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I am currently playing around with LISP. Everything is fine, but I can't understand the following issue.

I have the this append-operation:

(define (append l1 l2)
   (if (eq? l1 null)
      (cons (first l1)
            (myappend (rest l1) l2))))

I use it like this:

(myappend (cons (cons 1 2) null) '(4 5))

And the result in Racket is:

 '((1 . 2) 4 5)

But why? In my oppinion it should be '(1 2 4 5), because cons returns a list and myappends appends two lists. Can anybody help me? What is LISP doing?

share|improve this question
You seem to be using some nonstandard features peculiar to Racket. In Lisp (ANSI Common Lisp) lists are terminated by the symbol nil. In standard Scheme (of which Racket is evidently a dialect), lists are not terminated by a symbol. They are terminated by an empty list object which is written () (and which must be quoted when used as an expression: '()). In Scheme you use (null? x) to test whether x is the empty list, not (eq x null); there is no predefined null. In Common Lisp, it's (null x) or (not x) or (eq x nil). – Kaz Apr 9 '12 at 19:27
up vote 11 down vote accepted

cons returns a dotted pair, not necessarily a list.

(cons 1 2) returns (1 . 2)

(cons 1 null) returns (1)

(cons 1 (cons 2 null)) returns (1 2)

share|improve this answer
Ok, thank you. But way (cons 1 (cons 2 null)) doesn't return (1 .(2))? – Thomas Uhrig Apr 7 '12 at 17:37
@Thomas: Both expressions represent the same structure; the convention is to prefer list notation instead of dotted pair notation whenever possible. If some cons cell in the structure has a cdr that's a non-null atom (as in your question), dotted pair notation will be required because the structure is not a list. – Jim Lewis Apr 7 '12 at 17:47
@ThomasUhrig This answer (disclaimer: it's mine) has more about the printed representation of cons cells. – Joshua Taylor Oct 14 '13 at 15:31

A (cons 1 2) will return an object whose first pointer (car) points to 1, and the other (cdr) points to 2, that's why it get printed in the dot-pair fashion.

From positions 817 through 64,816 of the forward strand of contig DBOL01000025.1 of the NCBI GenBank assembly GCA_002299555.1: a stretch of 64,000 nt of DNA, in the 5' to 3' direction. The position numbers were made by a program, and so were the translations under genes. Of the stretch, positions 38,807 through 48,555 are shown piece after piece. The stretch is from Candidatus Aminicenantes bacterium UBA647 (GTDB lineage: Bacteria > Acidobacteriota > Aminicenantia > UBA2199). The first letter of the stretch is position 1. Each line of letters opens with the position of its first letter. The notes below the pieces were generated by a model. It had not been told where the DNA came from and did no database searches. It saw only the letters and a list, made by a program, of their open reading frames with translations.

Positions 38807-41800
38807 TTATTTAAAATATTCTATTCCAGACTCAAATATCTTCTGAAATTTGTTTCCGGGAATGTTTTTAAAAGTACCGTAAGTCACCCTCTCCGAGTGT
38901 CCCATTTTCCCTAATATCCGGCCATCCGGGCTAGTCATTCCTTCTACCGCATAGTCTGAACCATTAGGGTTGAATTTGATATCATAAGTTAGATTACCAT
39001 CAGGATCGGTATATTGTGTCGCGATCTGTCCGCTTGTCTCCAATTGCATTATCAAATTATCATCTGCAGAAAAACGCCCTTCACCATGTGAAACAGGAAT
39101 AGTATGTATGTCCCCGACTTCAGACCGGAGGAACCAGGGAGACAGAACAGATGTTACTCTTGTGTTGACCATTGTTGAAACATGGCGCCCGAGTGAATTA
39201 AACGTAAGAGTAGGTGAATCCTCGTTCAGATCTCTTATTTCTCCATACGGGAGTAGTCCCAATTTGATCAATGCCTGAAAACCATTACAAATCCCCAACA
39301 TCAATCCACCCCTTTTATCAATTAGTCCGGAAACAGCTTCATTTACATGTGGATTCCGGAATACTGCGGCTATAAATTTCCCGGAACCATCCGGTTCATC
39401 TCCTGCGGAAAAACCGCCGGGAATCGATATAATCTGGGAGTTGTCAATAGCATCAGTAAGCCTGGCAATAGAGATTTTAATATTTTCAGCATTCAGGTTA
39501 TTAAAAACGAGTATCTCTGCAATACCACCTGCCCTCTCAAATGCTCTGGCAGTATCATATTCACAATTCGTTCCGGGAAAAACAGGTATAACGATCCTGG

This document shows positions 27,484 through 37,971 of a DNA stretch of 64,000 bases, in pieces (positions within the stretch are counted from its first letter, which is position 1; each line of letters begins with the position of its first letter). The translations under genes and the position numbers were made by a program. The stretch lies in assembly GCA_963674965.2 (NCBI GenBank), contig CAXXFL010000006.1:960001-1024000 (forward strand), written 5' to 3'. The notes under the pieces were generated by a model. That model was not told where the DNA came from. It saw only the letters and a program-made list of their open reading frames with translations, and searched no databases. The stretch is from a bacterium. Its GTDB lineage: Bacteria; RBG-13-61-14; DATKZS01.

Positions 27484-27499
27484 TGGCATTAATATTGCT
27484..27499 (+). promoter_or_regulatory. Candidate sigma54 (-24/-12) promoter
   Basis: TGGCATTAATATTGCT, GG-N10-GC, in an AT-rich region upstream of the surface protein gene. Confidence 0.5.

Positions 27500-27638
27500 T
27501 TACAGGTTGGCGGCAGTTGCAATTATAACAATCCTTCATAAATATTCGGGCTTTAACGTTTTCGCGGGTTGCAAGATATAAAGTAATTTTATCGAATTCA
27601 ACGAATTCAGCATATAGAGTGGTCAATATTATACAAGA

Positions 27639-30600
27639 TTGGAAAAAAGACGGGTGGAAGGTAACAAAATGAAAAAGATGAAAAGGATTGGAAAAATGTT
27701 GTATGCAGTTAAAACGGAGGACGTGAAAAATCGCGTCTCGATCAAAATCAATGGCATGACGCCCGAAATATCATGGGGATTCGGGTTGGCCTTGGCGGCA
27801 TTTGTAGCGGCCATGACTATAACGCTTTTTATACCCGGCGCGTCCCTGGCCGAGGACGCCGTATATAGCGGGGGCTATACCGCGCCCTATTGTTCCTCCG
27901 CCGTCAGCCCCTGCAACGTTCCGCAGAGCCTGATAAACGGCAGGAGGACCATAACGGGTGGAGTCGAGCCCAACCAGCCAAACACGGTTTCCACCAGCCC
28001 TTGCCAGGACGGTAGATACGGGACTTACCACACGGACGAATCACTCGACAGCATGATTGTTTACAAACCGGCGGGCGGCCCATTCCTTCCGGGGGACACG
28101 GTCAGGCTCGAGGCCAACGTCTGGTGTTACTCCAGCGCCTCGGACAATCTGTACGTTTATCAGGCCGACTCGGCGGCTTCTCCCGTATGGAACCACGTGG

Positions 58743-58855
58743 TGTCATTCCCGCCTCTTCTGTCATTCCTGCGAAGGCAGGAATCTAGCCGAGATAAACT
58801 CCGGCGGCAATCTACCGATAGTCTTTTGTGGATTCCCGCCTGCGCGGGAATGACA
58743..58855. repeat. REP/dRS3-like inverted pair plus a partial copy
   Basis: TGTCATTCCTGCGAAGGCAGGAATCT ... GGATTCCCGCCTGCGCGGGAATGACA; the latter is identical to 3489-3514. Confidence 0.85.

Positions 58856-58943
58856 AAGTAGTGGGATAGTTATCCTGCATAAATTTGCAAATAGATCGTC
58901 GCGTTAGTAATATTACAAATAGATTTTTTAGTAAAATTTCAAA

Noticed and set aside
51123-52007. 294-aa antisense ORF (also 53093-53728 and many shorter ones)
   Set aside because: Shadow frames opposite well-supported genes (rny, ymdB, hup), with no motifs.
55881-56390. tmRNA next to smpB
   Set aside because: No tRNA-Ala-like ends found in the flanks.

Also you may want to understand deeper, I will recommend you read the CL: gentle introduction to symbolic computation, "6.4. Comparing CONS, LIST, AND APPEND", which explained these topics really well.

share|improve this answer
nice book, thanks. – Thomas Uhrig Apr 8 '12 at 8:12

Try what (cons 1 2) returns. Is it a list?

share|improve this answer
Obviously not. I think I missed something. Thanx. – Thomas Uhrig Apr 7 '12 at 17:36

to @ThomasUhrig : the following info might help you.

Although we are talking about Lisp language here, I notice that a line from Page 8 and 9 of a famous Book named "The Little Schemer (4th edition)" help me understand the 2 puzzling facts altogether:

    Why (cons 1    2) does not look like '(1 2)?
    Why (cons 1 '(2)) does     look like '(1 2)?
    > (cons 1 2)
    (1 . 2)
    > (cons 1 '(2))
    (1 2)
    > '(1 2)
    (1 2)

Just read the "The Laws of Cons":

The primitive cons takes 2 arguments.

The 2nd argument to cons must be a list.

The result is a list.

In practice: (cons A B) works for all values A and B, And

(car (cons A B)) = A

(cdr (cons A B)) = B

share|improve this answer
The link to the PDF doesn't work anymore. I can still find copies easily with Google, but it appears to still be on sale in places; I'm not sure whether it's supposed to be freely distributed. That said, the relevant "Law of Cons" is available in the Google Books preview. – Joshua Taylor Dec 14 '13 at 20:39

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